Payment rules for piece rate and day rate employees

How commissions factor into overtime payments

The rules that apply to fire protections and law enforcement personnel

What to include when determining total compensation

Pay Equity Audits: How to Analyze and Correct Disparate Compensation Practices by Analyzing Groupings by Job Title, Job Family, Pay Grade, and Overtime Exemption Status and More

1:30 p.m. – 2:30 p.m.

Equal pay is hot—and pay discrimination claims are on the rise. In the past two years, more than a dozen states and several major cities have passed new, aggressive equal pay laws designed to make it easier for employees to bring (and win) pay discrimination claims. This growing “patchwork” of federal, state, and local laws poses particularly worrisome challenges especially for multistate employers. For instance, how can multistate organizations comply with different and often contrasting laws from state to state? How can organizations proactively address pay equity issues before being targeted for internal complaints, EEOC charges, OFCCP investigations, and the growing wave of private litigation? Also, how can an organization find and fix the unexplained disparities that lurk within our pay systems? And, can an organization do this all “under privilege” so it doesn’t have to turn over its efforts in discovery in response to demands from increasingly savvy plaintiffs’ counsels and enforcement agencies? This session will outline how to take a proactive and strategic approach when addressing the growing pay equity challenges your organization faces.

You’ll learn:

How two major federal statutes prohibiting gender-based differences in pay—the Equal Pay Act of 1963 (EPA) and Title VII of the Civil Rights Act of 1964 (Title VII)—could spark costly legal liability for your organization

The growing patchwork of new state and big-city equal pay laws and what they mean practically for your company

How to take advantage of the “safe harbors” under many new state equal pay laws to protect your organization from claims and liability

How to conduct a review of your company’s wage-setting practices to find and fix unexplained disparities so you can get your compensation planning practices on the right—legal—track

How to establish the all-important privilege for your pay equity audit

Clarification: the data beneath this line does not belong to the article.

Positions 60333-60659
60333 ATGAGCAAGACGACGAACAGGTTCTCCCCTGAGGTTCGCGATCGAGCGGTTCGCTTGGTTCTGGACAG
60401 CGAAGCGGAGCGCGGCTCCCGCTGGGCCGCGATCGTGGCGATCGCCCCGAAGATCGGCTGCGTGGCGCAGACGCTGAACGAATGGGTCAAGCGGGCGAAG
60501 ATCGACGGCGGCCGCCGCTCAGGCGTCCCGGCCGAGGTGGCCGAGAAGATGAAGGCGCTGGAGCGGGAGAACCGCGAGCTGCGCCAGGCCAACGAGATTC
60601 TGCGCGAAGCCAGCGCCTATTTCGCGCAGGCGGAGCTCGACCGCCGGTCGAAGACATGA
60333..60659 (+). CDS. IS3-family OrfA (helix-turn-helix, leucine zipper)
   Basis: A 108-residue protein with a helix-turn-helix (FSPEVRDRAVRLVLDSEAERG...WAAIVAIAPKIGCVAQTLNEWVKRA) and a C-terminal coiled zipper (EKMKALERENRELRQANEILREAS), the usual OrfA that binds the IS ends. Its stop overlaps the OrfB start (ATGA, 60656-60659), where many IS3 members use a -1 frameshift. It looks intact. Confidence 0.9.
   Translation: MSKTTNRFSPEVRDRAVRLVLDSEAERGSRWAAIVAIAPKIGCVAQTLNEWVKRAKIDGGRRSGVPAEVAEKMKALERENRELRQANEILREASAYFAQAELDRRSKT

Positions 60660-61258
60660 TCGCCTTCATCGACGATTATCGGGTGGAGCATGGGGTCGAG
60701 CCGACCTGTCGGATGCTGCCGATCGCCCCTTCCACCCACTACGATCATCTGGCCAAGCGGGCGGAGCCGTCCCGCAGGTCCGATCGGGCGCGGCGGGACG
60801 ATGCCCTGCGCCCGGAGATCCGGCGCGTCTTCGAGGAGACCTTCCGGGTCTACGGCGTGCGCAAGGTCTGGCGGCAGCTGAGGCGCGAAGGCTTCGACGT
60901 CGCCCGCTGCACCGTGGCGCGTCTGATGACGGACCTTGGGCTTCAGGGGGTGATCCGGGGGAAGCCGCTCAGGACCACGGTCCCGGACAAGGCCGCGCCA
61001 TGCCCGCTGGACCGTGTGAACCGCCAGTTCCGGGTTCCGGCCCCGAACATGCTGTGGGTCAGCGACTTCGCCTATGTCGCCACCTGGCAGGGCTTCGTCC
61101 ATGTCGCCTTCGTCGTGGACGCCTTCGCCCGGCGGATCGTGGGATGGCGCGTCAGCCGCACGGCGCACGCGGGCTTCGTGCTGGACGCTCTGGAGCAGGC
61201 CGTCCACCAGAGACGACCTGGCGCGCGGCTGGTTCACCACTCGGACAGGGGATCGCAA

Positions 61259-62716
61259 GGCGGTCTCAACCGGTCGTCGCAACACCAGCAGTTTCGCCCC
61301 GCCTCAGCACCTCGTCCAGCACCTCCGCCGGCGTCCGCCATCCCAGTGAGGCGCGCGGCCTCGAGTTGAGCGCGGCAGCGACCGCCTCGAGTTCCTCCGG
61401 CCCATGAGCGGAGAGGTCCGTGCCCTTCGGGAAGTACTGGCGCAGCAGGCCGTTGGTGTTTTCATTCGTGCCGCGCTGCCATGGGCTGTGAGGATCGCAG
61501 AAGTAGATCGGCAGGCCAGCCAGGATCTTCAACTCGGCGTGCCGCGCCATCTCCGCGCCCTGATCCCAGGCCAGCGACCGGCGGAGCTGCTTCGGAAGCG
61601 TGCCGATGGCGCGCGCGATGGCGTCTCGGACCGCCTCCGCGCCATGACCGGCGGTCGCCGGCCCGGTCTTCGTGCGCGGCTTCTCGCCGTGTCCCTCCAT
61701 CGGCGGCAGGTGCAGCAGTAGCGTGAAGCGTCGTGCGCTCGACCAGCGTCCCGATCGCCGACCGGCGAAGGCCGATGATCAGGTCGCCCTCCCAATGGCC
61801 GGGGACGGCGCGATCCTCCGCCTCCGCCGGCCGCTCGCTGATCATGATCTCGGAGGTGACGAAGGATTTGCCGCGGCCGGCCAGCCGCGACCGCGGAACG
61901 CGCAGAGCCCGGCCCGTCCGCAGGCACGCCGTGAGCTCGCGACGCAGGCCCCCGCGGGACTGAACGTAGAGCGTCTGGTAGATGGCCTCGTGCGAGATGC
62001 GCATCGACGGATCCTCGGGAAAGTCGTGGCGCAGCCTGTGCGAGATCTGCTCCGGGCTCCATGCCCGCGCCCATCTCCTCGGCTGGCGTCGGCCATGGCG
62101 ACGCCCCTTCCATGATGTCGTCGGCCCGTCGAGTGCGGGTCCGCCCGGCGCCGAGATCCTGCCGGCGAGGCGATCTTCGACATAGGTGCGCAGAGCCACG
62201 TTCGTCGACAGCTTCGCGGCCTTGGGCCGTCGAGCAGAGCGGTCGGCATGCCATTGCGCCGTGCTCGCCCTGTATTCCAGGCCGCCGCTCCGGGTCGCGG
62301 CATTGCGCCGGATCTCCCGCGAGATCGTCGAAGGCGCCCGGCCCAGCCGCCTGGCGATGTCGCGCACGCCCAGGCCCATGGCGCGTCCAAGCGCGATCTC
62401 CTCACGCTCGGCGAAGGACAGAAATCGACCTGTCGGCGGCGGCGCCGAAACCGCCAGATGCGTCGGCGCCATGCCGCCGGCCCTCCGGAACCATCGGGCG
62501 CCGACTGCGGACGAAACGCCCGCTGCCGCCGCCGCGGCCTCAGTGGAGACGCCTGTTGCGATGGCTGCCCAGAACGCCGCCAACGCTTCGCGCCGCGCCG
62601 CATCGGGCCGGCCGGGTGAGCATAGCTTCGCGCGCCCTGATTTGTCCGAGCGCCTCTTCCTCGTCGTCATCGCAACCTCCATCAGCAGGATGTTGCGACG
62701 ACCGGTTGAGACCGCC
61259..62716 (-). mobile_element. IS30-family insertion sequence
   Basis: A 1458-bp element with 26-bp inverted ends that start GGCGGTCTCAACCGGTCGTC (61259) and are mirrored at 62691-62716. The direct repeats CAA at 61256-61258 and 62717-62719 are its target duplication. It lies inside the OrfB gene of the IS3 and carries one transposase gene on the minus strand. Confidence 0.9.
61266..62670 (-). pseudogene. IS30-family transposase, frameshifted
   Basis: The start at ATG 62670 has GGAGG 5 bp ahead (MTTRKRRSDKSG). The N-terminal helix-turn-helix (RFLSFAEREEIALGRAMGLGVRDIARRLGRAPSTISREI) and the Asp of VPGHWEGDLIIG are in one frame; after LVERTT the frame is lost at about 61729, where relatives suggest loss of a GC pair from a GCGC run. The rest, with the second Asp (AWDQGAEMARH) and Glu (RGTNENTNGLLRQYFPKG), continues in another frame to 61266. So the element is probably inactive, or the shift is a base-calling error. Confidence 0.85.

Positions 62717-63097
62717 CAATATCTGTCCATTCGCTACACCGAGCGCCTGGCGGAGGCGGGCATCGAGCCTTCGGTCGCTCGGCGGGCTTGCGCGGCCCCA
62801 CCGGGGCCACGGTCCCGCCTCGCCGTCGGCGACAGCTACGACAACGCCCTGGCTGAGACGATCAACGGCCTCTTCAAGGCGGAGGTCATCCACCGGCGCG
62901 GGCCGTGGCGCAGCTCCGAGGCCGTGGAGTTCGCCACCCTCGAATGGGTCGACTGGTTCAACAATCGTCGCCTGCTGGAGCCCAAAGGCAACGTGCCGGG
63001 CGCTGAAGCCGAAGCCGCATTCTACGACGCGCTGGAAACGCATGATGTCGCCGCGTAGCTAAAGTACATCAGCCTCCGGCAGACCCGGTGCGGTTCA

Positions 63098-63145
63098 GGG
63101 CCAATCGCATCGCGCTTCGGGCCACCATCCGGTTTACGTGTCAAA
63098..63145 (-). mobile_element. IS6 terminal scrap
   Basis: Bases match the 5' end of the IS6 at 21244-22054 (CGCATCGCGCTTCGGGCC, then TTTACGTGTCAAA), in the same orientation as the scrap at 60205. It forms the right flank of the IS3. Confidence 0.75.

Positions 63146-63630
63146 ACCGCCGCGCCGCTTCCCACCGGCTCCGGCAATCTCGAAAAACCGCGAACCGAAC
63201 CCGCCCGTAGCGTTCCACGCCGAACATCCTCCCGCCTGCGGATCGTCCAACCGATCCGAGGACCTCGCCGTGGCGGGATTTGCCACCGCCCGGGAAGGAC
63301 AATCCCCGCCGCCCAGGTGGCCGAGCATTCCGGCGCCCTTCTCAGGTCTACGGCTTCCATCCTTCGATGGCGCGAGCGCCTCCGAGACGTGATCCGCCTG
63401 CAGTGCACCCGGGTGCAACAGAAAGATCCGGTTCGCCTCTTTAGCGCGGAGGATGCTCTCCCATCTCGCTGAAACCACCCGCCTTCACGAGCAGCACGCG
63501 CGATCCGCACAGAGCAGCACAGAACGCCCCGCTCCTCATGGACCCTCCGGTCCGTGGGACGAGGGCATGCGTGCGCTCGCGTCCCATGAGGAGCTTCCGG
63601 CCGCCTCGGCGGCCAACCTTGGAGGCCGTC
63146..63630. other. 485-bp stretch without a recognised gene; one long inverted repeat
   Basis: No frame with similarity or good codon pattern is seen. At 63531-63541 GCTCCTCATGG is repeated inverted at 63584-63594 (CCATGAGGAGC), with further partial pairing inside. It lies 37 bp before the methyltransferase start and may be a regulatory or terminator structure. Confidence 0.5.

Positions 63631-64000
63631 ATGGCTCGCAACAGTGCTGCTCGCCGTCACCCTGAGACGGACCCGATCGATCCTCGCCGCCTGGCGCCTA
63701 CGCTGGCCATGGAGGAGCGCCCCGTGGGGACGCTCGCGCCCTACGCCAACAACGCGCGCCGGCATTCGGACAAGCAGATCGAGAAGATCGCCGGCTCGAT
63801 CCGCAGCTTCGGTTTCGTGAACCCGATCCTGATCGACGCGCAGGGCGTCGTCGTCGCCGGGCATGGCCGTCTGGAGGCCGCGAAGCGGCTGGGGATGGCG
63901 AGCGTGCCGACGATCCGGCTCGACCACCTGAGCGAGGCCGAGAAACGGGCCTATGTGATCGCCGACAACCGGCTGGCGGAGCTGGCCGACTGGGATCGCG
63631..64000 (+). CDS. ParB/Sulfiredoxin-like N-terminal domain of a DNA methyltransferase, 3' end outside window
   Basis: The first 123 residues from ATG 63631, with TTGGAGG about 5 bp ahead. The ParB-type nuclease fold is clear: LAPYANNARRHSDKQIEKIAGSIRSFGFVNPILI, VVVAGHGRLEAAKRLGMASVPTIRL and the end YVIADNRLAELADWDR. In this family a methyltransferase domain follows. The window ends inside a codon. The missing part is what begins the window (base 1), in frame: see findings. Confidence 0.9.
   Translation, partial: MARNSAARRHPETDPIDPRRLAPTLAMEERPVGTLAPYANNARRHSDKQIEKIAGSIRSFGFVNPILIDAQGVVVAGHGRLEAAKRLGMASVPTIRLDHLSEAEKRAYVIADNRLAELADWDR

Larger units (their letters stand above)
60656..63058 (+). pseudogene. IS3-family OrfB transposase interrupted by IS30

How to determine groupings for analysis by job title, job family, pay grade, and overtime exemption status

Examples of ‘similarly situated’ and ‘comparable’ positions

Factors you must consider, including date of hire, legacy data, time in grade, and more

Running the numbers for large, medium, and small groups—when to apply regression analysis and when something else is needed

What to do if you can’t explain a pay disparity

Tips for avoiding claims of gender-based wage discrimination

Networking Break

2:30 p.m. – 2:45 p.m.

FLSA Timekeeping, Hours of Work, and Recordkeeping Mythbusters: Top Pitfalls for Staying Off State DOL and Federal WHD Enforcers’ Audit Radars

2:45 p.m. – 4:15 p.m.

There is no federal law that sets out how often or in what form you must pay wages, but you have a lot of other issues to contend with. For example, how do you pay employees who work 24-hour shifts, but sleep during the shift? If an employee shows up for work early, do you have to pay the employee? What do you do with employees who forget to punch in? What about for those who travel for work after hours? This session will put to rest myths that could be exposing your company to costly liability.

We’ll cover important issues such as:

Tracking time, punching in and out, rounding, and the de minimis rule

What counts as hours worked

On-call time

Meal and rest periods

Sleep time

Commuting and travel time

Waiting time

Training time

Changing clothes

Pre/post work time, including time spent in post-shift security screenings

Charitable/civic activities

Permissible and impermissible pay deductions for nonexempt employees

Examples of when partial-day pay deductions are permitted for exempt staff

Predictive scheduling laws

Minimum wage requirements under your state’s law(s), including examples of how tip pools/credits could land employers in hot water

Final paychecks—common pitfalls to watch out for and mistakes that could cost you under your state’s applicable law(s)


Final Questions and Answers

4:15 p.m. – 4:30 p.m.

We’ll wrap up the day by giving you the opportunity to get your specific questions answered by attorneys well-versed in the complexities of wage and hour compliance, with clear instructions for adjusting your practices in light of the very latest legal developments.


Your Texas Faculty Attorneys with Monty & Ramirez LLP

Ruth WillarsRuth Willars


Ruth's practice consists of employment and commercial litigation, employment counseling, and regulatory compliance. She represents companies during investigations by regulatory agencies including the Department of Labor, Homeland Security Investigations, Internal Revenue Service, and the Security and Exchange Commission. Given the myriad regulations associated with both small and large businesses, Ruth assists her clients in working through the complexities of running a business and being an employer amidst the austere regulatory work environment the United States has become.

"Please contact the event manager Marilyn (marilyn.b.turner@nyeventslist.com ) below for:

- Multiple participant discounts

- Price quotations or visa invitation letters

- Payment by alternate channels (PayPal, check, Western Union, wire transfers etc)

- Event sponsorships


Service fees included in this listing.








Share with friends

Date and Time


Courtyard by Marriott Houston by The Galleria

2900 Sage Road

Houston, TX 77056

View Map

Refund Policy

No Refunds

Save This Event

Event Saved